- The economic narrative has so far remained optimistic, owing to favourable base effects and no nationwide lockdown. With assembly elections out of the way, we think stricter lockdown measures will likely be imposed in the coming weeks.
- Going forward, it will be imperative for the government to deliver additional policy support. However, we exclude the possibility of outright fiscal stimulus and the RBI’s ability to ease is more constrained relative to a year ago.
- We have revised our growth forecast to 9.0% in 2021 and expect sequential growth to decline in Q2-21. The situation will stabilise starting from Q3-21. However, investors should exercise caution in the face of short-term uncertainties.
The Olympic flame burns weak, much like Japan’s consumer sentiment
The 1992 Barcelona Olympics were a barometer of their time. They took place in the aftermath of the collapse of the Berlin Wall, in a world that was looking to integrate, not decouple. For the first time since 1972, no countries boycotted the event. Paralympic archer Antonio Rebollo ignited the Olympic cauldron by shooting a flaming arrow over it, while soprano Montserrat Caballé performed the emblematic soundtrack for the games in an emotive tribute to Freddie Mercury. In contrast, the Tokyo Olympics have been marred by hurdles from the onset – not only are they taking place during a global coronavirus pandemic, they have also highlighted Japan’s structural shortcomings.
Inevitably, the image of Rebollo’s humble arrow springs to mind. When former Prime Minister (PM) Shinzo Abe came into power in 2012, he introduced an ambitious set of policies that aimed to shake Japan’s economy out of a long period of secular stagnation and deflation. “Abenomics” encompassed three “arrows”: 1) printing additional currency to support exports and stoke inflation; 2) increasing fiscal spending to stimulate private consumption; and 3) implementing structural reforms to boost labour productivity. But as the resignation of the Tokyo Olympics Chief over sexist remarks earlier this year has poignantly highlighted, a lot of work is still required on the “missing arrow” front.
Despite these hurdles, the Tokyo Olympics will take place between July 23 and August 8. The event will go ahead even as Tokyo announced an extension of the SOE until August 23. This is the fourth SOE, adding to social distancing measures that have impacted 10 prefectures covering 50% of GDP since April 2020. As a result, no international spectators will be allowed, while Japanese households will likely avoid socialising outside. Additionally, on June 24, Emperor Naruhito expressed “concerns” that the Olympics may cause a rise in infections. The rebuke was surprising as the topic remains divisive, with 68% of respondents surveyed by Asahi Shimbun on July 18 stating that they don’t believe the Olympics can be held safely. Recent reports of athletes testing positive upon arriving at the Olympic Village will certainly reinforce this perception amongst Tokyoites. Against this backdrop, we expect that the Olympics will only deliver a marginal boost to the economy. The silver lining is that vaccination rates picked up ahead of the Olympics. According to figures compiled by the Johns Hopkins University, 23% of Japan’s population have now been fully vaccinated. That is almost double the amount relative to a month ago. Nevertheless, vaccination rates remain lower than those in other DMs such as the United Kingdom (54%), Spain (52%), United States (US, 49%), Singapore (49%) and Germany (47%).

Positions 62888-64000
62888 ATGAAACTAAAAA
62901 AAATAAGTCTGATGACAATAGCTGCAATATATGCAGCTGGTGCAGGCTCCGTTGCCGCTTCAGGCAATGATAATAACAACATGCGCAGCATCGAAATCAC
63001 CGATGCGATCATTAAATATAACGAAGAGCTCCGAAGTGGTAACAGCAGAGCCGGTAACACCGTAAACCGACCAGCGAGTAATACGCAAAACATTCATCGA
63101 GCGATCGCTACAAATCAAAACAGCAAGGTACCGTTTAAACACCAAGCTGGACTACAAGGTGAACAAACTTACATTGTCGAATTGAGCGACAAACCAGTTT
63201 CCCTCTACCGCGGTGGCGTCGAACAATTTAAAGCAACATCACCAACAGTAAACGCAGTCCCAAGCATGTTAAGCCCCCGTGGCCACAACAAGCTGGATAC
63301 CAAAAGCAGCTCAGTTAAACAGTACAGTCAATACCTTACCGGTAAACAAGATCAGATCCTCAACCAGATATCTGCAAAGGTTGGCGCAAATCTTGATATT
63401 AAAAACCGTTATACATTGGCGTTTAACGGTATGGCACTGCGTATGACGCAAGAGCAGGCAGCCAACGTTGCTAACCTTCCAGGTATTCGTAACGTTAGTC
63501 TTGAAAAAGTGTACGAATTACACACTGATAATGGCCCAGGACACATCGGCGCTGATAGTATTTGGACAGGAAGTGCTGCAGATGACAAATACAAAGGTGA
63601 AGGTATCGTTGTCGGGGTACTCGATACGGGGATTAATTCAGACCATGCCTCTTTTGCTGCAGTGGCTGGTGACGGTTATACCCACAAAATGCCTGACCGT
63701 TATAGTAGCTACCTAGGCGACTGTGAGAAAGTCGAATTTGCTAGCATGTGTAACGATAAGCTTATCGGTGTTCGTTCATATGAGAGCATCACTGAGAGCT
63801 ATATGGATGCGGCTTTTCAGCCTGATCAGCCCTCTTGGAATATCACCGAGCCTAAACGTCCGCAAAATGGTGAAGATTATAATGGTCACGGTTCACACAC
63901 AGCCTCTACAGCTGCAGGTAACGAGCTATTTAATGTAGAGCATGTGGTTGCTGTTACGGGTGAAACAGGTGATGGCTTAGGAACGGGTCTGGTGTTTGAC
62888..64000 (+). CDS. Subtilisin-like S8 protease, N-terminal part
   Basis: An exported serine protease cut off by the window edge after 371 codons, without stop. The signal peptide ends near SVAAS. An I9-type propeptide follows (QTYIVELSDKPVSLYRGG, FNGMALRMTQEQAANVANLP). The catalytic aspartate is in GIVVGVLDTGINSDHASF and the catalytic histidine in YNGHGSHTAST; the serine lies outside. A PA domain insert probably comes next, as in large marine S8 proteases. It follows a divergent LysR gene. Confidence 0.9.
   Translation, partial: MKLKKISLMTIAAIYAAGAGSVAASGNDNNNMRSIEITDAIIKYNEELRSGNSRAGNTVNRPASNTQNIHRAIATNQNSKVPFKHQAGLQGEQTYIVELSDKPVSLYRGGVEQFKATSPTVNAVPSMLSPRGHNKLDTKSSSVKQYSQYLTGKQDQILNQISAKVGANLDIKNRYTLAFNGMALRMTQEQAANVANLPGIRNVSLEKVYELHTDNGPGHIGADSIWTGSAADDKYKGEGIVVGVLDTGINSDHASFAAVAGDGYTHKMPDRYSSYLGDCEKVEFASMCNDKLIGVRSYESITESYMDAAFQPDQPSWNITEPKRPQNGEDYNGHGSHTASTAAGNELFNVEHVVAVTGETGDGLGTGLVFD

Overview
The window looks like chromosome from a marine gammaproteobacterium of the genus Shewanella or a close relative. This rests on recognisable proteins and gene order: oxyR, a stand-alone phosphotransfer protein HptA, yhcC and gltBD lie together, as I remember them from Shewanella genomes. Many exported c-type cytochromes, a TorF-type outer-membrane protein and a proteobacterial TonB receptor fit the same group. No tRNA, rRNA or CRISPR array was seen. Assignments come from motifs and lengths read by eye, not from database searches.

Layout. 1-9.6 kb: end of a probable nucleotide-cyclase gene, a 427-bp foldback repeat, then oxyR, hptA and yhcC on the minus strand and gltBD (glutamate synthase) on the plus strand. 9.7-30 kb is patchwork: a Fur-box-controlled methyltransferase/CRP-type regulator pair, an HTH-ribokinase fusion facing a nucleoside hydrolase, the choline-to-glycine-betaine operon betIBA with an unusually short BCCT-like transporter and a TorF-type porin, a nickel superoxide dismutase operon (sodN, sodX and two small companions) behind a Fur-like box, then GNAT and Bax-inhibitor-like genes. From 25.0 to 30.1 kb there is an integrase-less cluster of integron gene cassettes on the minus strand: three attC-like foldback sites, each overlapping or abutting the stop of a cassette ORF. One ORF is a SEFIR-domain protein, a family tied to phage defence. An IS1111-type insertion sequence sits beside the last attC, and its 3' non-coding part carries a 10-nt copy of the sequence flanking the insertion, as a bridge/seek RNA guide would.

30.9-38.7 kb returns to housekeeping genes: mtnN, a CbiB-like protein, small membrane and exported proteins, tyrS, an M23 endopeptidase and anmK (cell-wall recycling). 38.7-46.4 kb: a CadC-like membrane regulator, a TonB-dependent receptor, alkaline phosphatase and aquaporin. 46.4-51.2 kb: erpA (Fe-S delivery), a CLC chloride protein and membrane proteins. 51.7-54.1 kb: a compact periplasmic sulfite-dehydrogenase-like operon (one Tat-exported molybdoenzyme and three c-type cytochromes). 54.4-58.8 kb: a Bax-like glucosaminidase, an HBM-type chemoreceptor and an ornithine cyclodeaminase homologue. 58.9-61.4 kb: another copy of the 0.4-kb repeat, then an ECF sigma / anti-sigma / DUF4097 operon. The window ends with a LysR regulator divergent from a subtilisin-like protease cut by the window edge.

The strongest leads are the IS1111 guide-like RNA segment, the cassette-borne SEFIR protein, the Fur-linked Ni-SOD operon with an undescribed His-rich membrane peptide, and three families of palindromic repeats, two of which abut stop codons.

This should provide some tailwind behind domestic consumption in H2-21. But much like the Olympic flame, Japanese consumer sentiment remains weak. Household consumer confidence improved from its 2020 trough in June but remained significantly below pre-COVID levels (Chart 1). The latest SOE will likely dampen consumer sentiment further, delaying the recovery in domestic consumption. Before the latest coronavirus wave, nationwide department sales increased to 37.4% y/y in June. Admittedly, these were supported by a strong favourable base effect, something that will continue to play a role in the remainder of 2021, but also point to latent propensity to consume following from many months of SOE. As a result, we project that domestic consumption will recover, albeit gradually, in the remainder of 2021.
On the flip side, manufacturing activity, which has acted as a key driver of growth in H1-21, is expected to decline. The latter has remained supported by better demand from Japan’s largest export markets: US (20% of total) and China (19%). As a result, exports increased 49.6% y/y in May, or 21.1% y/y on average in the first five months of 2021. However, both economies have shown signs of peaking and will enter a more mature stage of recovery in H2-21 – arguably already underway for China. US inventories increased 4.5% y/y (0.5% m/m) in June and are back to pre- COVID levels, which will likely translate into slower demand for Japanese exports in the months to come. The latest Tankan survey, which is a quarterly poll of business confidence reported by the Bank of Japan (BOJ), also points in this direction. Both manufacturing and non-manufacturing conditions improved significantly to 14 and 13 in June. However, the outlook was less sanguine, pointing to expansion only at the margin (Chart 2).